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Summing the first $n$ first powers of natural numbers: $$\sum_{k=1}^nk=\frac12n(n+1)$$ and there is a geometric proof involving two copies of a 2D representation of $(1+2+\cdots+n)$ that form a $n\times(n+1)$-rectangle.

Similarly, $$\sum_{k=1}^nk^2=\frac16n(n+1)(2n+1)$$ has a geometric proof (scroll down just a bit til you see the wooden blocks) involving six copies of a 3D representation of $(1^2+2^2+\cdots+n^2)$ that form a $n\times(n+1)\times(2n+1)$-rectangular solid.

And similarly, $$\sum_{k=1}^nk^3=\frac14n^2(n+1)^2$$ has a proof involving four copies of a 4D representation of $(1^3+2^3+\cdots+n^3)$ that form a $n\times n\times(n+1)\times(n+1)$-rectangular hypersolid in four-space. I can't find a resource to demonstrate this last one better, but I've sketched it out for $n=3$, sketching the four dimensions using a $4\times4$ grid for two dimensions, and within each cell a $3\times 3$ grid for the other two. (Try it - it's fun!) Here's a smaller $n=2$ version. Note that $1^3+2^3$ is represented by some 4D blocks $1\times1^3+1\times2^3$ that are configured in a way that makes use of all four dimensions. $$\begin{array}{c|c|c} \begin{array}{cc} {\color{red} \bullet} & {\color{red} \bullet}\\ {\color{red} \bullet} & {\color{red} \bullet} \end{array} & \begin{array}{cc} {\color{red} \bullet} & {\color{red} \bullet}\\ {\color{red} \bullet} & {\color{red} \bullet} \end{array} & \begin{array}{cc} {\color{blue} \bullet} & {\color{blue} \bullet}\\ {\color{blue} \bullet} & {\color{blue} \bullet} \end{array} \\\hline \begin{array}{cc} {\color{green} \bullet} & {\color{green} \bullet}\\ {\color{green} \bullet} & {\color{green} \bullet} \end{array} & \begin{array}{cc} {\color{red} \bullet} & {\color{blue} \bullet}\\ {\color{green} \bullet} & {\color{magenta} \bullet} \end{array} & \begin{array}{cc} {\color{blue} \bullet} & {\color{blue} \bullet}\\ {\color{blue} \bullet} & {\color{blue} \bullet} \end{array} \\\hline \begin{array}{cc} {\color{green} \bullet} & {\color{green} \bullet}\\ {\color{green} \bullet} & {\color{green} \bullet} \end{array} & \begin{array}{cc} {\color{magenta} \bullet} & {\color{magenta} \bullet}\\ {\color{magenta} \bullet} & {\color{magenta} \bullet} \end{array} & \begin{array}{cc} {\color{magenta} \bullet} & {\color{magenta} \bullet}\\ {\color{magenta} \bullet} & {\color{magenta} \bullet} \end{array} \\ \end{array}$$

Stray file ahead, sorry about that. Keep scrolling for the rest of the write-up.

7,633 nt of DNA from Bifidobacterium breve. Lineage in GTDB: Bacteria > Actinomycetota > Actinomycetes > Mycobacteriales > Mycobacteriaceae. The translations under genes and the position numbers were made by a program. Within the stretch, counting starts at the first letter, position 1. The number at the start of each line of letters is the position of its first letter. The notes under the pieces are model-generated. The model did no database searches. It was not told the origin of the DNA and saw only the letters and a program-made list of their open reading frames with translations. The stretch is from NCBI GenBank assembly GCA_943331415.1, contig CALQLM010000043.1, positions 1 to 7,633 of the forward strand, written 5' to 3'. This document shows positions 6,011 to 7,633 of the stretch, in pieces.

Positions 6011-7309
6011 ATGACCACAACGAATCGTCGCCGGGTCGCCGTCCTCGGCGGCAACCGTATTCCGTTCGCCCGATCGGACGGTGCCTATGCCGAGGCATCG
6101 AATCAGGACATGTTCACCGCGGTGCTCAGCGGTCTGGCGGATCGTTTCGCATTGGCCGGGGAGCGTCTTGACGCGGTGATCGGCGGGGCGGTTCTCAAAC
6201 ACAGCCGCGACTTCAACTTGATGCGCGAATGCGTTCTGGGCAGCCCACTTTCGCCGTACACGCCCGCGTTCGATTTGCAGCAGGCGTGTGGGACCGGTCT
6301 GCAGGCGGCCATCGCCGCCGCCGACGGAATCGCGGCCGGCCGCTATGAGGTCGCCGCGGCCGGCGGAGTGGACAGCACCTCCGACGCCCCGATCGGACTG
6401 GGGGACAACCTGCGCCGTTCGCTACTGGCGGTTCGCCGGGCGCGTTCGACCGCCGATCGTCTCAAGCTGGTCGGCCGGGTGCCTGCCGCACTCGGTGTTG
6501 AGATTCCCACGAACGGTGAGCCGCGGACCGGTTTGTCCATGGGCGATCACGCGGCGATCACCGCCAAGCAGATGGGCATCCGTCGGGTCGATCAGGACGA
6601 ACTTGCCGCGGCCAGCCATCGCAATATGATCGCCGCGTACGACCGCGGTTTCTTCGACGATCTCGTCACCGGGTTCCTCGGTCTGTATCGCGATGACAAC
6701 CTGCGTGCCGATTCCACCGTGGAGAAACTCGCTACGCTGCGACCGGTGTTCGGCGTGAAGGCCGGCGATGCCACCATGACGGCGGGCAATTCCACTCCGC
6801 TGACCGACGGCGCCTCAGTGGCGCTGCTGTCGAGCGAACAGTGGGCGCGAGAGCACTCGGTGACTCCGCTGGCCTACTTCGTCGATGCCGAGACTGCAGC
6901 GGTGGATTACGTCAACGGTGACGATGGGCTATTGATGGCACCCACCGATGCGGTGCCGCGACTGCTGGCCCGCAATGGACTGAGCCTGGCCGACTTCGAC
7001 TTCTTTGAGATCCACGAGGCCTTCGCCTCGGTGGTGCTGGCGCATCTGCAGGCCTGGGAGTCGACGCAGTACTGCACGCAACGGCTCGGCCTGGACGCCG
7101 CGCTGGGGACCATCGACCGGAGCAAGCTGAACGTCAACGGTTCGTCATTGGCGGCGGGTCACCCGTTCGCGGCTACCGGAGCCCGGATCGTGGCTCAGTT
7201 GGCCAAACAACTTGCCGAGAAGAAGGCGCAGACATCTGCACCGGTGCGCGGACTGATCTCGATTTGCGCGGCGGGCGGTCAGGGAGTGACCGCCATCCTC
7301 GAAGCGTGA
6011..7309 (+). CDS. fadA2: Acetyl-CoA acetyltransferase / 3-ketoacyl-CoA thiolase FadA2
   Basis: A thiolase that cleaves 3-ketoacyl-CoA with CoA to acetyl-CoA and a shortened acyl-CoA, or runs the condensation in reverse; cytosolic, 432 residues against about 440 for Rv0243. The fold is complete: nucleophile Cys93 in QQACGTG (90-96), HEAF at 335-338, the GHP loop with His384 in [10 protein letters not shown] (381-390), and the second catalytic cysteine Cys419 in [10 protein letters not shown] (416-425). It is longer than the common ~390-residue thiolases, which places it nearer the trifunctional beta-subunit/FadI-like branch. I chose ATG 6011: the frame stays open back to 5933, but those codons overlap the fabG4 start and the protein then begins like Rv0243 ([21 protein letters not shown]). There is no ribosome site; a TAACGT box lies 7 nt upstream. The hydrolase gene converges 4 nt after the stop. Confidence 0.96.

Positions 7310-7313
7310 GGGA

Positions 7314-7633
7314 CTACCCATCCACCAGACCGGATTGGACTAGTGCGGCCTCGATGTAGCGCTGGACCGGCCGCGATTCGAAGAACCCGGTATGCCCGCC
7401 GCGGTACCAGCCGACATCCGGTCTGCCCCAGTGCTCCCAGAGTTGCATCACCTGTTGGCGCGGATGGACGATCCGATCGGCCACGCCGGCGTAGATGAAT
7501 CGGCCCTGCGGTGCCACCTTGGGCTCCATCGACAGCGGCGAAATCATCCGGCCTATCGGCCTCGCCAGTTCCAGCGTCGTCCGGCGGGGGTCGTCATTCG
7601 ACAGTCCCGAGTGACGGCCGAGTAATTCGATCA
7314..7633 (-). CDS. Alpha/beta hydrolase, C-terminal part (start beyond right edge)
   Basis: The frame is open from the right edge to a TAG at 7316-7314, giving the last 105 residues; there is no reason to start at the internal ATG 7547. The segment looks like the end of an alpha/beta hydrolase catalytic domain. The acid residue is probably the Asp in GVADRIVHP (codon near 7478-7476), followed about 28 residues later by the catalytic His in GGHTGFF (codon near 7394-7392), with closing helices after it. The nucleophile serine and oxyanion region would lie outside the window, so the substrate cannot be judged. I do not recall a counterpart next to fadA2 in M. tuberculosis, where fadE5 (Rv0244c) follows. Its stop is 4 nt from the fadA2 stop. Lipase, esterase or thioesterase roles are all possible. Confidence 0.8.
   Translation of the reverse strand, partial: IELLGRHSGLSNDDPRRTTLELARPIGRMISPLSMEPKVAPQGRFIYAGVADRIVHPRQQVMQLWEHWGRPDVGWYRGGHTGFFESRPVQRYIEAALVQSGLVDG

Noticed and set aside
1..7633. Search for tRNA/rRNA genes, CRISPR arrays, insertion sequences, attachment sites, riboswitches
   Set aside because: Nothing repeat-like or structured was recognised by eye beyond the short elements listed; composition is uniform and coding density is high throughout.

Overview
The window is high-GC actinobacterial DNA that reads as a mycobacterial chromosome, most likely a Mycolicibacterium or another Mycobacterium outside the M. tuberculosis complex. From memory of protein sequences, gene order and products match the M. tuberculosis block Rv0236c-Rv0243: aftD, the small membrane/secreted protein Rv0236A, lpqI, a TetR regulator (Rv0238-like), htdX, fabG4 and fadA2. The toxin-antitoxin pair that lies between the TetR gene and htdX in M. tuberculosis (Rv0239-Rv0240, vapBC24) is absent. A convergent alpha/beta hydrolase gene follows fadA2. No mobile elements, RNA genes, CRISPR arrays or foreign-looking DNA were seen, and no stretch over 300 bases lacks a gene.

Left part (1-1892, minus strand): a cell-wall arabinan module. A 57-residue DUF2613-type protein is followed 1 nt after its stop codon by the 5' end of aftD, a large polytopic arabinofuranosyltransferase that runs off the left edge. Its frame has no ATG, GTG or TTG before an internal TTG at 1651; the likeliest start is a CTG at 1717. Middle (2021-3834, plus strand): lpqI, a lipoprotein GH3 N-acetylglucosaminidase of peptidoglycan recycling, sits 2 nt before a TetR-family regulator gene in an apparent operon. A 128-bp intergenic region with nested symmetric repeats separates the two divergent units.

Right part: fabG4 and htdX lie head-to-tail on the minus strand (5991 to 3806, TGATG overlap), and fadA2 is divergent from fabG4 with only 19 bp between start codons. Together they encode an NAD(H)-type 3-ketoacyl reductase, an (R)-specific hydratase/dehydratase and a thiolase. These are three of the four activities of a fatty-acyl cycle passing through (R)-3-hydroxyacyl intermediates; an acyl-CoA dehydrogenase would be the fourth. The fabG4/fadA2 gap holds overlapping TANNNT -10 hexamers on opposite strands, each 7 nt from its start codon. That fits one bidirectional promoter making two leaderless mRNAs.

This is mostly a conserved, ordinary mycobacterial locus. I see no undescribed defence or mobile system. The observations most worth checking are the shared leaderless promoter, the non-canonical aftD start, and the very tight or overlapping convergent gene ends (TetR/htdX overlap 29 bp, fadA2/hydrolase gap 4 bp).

So we move on to fourth powers: $$\sum_{k=1}^nk^4=\frac1{30}n(n+1)(2n+1)(3n^2+3n-1)$$ This time the polynomial does not completely factor. I would like to know if anyone can find a similar geometric proof. It would involve 30 copies of a 5D representation of $(1^4+2^4+\cdots+n^4)$ forming a 5D hypersolid, one of whose 2-faces somehow works out to have area $3n^2+3n-1$, with the orthogonal edge lengths being $n$, $n+1$, and $2n+1$. I know it seems hopeless...30 copies? $3n^2+3n-1$? But it would make for some nice art.

It would be a nice start if there were some sort of connection between $30$ and a symmetry group of $\mathbb{R}^5$. For instance, if there were a subgroup of $\operatorname{SO}_5$ whose order was some large divisor of $30$, then that might help place the $30$ blocks of volume $1^5$ into their configuration.

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+1. But I want no part in this madness... –  Benjamin Dickman Nov 21 '12 at 10:46
In the same way that there are nice 'visual' proofs of $\sum_kk^3$ that instead go through its representation as $\left(\sum_kk\right)^2$, maybe you can wedge 5 copies of $\sum_kk^4$ together and find $(3n^2+3n-1)$ copies of $\sum_kk^2$ in the result? –  Steven Stadnicki Nov 21 '12 at 17:55
@StevenStadnicki Interesting! –  alex.jordan Nov 21 '12 at 17:57
Are you familiar with the book: Charming Proofs: A Journey into Elegant Mathematics (Dolciani Mathematical Expositions)? I believe there are others also for visualizing proofs and they are very interesting indeed. –  Amzoti Nov 21 '12 at 18:28
30 comes from the fact that the Bernoulli number $B_4=-1/30$. See "Faulhaber's formula" in Wikipedia. –  pharmine Apr 23 '13 at 0:26

1 Answer 1

On this book: http://www.amazon.com/Proofs-without-Words-Exercises-Classroom/dp/0883857006

Is given the following solution:

Proofs Without Words

I guess that with a bit of calculation it is possible to get to the formula for $$\sum_{i=1}^ni^4$$

I know that we miss all the stuff about the fifth dimension... but in this way the proof is much easier to visualize...

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+1 This is cool, but I'm holding out for five-dimensional blocks :) –  alex.jordan Oct 21 '13 at 20:26

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